Originally from Atlanta. Georgia, Jordan Dale (MM ’23, Instrumental and Orchestral Studies, oboe) graduated from The Tianjin Juilliard School in May 2023. Upon graduating, he joined the oboe section of the Chengdu Symphony Orchestra, covering a range of positions, from principal to English horn.  

During his time at Tianjin Juilliard, Jordan was an active part of the community, participating and organizing events on campus. At commencement, Jordan also received the Dean’s List Award.

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Jordan Dale (MM ’23, oboe) on the commencement ceremony in 2023.

What are your favorite memories of Tianjin Juilliard? 

I think some might expect me to offer a specific performance of a piece I like, but when one gets to play good music with good musicians all the time, the concerts kind of run together in the mind. The performances were all great experiences, but that became expected in the culture of excellence at Tianjin Juilliard. The times that stick out the most are those that offered a change of pace or scenery. I spent my first New Year’s Eve in China in Shanghai with new friends, which was so much fun after getting to play some great chamber music with students of the Shanghai Orchestral Academy. The following summer, I was lucky to get to play some great chamber music with my closest friends both in the student-organized Ensemble Plus and in the city of Qingdao.  

What is a typical day for you when working in Chengdu?   

In the morning, I rehearse for work, followed by lunch, and then afternoon rehearsal. I usually practice and prepare for the upcoming rehearsals at home. As a professional, sometimes we may have 4 concerts in a week, and sometimes we only get one rehearsal before a concert, so the pace of the preparation is very fast.

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How did you decide on studying at Tianjin Juilliard?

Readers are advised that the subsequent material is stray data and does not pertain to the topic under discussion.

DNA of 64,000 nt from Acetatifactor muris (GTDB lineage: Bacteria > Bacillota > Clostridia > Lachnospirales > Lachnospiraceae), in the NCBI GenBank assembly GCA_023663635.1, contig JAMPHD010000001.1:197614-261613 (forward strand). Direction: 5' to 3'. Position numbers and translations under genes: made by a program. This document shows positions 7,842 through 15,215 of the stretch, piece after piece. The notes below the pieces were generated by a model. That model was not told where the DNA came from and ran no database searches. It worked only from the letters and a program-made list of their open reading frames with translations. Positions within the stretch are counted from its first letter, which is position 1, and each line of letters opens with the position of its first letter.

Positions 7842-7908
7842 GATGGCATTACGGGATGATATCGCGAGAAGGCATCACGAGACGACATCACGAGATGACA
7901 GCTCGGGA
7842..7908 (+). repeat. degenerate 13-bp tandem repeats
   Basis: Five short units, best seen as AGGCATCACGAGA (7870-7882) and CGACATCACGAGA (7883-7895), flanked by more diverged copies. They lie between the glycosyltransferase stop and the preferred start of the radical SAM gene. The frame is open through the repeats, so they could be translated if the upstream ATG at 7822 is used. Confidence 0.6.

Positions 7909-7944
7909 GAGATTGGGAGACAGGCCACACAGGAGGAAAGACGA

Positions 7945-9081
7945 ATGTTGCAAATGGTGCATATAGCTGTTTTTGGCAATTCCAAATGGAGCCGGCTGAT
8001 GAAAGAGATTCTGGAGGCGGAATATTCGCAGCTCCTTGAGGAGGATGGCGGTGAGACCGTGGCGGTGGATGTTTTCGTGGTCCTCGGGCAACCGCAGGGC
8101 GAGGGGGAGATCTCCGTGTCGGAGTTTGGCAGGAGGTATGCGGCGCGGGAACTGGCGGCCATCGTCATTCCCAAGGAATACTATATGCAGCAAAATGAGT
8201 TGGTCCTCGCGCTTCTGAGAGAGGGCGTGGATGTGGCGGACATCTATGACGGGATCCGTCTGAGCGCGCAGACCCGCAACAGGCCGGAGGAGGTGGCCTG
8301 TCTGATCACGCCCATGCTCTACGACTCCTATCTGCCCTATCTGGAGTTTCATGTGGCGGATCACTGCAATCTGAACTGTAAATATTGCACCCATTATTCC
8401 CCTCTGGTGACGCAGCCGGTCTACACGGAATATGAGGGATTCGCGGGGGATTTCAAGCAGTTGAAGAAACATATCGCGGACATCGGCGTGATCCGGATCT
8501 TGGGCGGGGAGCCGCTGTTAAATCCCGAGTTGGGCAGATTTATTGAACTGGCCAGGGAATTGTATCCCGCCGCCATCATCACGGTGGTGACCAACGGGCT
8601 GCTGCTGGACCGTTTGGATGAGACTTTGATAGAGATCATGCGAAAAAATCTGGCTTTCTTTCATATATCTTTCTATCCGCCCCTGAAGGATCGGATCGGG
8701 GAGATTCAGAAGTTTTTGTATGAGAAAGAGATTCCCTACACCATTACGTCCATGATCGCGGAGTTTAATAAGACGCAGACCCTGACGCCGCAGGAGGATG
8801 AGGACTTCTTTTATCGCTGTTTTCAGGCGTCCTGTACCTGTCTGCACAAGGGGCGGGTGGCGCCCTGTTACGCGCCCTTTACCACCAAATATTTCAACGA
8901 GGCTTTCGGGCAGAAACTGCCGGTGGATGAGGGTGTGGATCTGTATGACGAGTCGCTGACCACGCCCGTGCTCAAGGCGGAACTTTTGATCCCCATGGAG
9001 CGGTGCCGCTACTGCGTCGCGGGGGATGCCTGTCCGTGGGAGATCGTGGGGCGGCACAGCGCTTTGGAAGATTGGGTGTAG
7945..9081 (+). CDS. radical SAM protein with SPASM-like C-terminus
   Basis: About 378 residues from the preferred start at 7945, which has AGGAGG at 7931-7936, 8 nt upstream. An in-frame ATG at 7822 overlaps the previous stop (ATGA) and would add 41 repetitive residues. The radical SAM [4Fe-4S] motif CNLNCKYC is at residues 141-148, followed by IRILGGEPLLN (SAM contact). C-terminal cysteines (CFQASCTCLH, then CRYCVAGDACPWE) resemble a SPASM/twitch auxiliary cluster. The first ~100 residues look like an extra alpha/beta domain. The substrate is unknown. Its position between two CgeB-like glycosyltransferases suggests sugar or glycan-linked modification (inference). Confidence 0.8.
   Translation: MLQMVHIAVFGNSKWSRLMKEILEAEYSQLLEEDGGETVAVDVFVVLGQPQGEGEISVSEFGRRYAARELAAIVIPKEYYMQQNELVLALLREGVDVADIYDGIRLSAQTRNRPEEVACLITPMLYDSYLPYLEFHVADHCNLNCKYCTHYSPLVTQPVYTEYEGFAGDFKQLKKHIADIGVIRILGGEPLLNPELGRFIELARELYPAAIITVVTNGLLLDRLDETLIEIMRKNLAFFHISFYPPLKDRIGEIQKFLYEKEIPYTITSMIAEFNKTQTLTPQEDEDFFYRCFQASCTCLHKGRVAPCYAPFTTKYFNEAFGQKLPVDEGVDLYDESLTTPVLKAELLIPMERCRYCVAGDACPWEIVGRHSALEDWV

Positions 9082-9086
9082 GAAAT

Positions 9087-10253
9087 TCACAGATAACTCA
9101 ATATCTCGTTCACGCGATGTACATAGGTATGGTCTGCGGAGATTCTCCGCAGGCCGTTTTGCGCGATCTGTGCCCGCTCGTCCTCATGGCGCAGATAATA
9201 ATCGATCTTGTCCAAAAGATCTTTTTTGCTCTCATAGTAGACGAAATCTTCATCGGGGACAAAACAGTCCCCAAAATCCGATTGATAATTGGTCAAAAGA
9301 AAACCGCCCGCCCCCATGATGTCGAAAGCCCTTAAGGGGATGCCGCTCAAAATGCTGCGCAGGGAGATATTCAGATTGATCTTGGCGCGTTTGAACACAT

I had worked very hard to establish myself in Austin, Texas, I was subbing in several orchestras and had accumulated over 30 students. I had no intention of going back to school until the opportunity presented itself, and I only applied to Tianjin Juilliard. One of my friends from the United States learned of the school, and she encouraged me to apply after she spent her first semester at Tianjin Juilliard. The pandemic created a reason for me to look for a change in my life, and Juilliard carried enough weight for me to consider a change so significant as this. I had been taking auditions in the US for several years at that point and had come close to getting a job in an orchestra. I thought returning to school might help get me in better shape and refine my playing enough to have a successful audition.  

What unique opportunities were available at Tianjin Juilliard?

In my first year, we were very fortunate to have many guest conductors come and work with our school orchestra. This is something that I had never experienced in other schools, and I think it was incredibly beneficial for me, especially as an international student in China. I would otherwise not have much exposure to the significant figures in the orchestras of China, and playing for them helped me be more comfortable and confident in auditions. I now play in an orchestra whose Music Director, Chen Lin, conducted my first performance at the school. Last month, Jing Huan greeted me by name when she came to Chengdu to conduct our New Year's Celebration concert, so this exposure to conductors at our school has been significant. 

Did the school provide you with professional development support?  

Being at Tianjin Juilliard allowed me to take part in auditions that I would have never had access to in America. The school encouraged us to take part in  auditions and helped us explore job opportunities. I had a lot of assistance from the Office of Student Development with planning travel, extending my residence permit, working with visas, and many other aspects of navigating life as an international student. The facilities in the school are spectacular. Student grants were very helpful in allowing me to take some auditions. Professional development from internships might prove to be helpful in the future. Many musicians go on to work in some capacity of arts leadership, management, or in the music library. It’s important to have well-rounded experiences, in case a job in performance is not immediately available. For me personally, I imagine that my experience as an English language assistant will continue to prove quite useful. 

Looking ahead, do you have any specific goals in mind?  

Going forward, I am just trying to stay optimistic. For now, I am in a lovely city and fortunate to have kind coworkers I like. I hope that I can fit in at my new job and that we can grow together as an orchestra in the coming years. My main personal goal is to become a better Chinese speaker.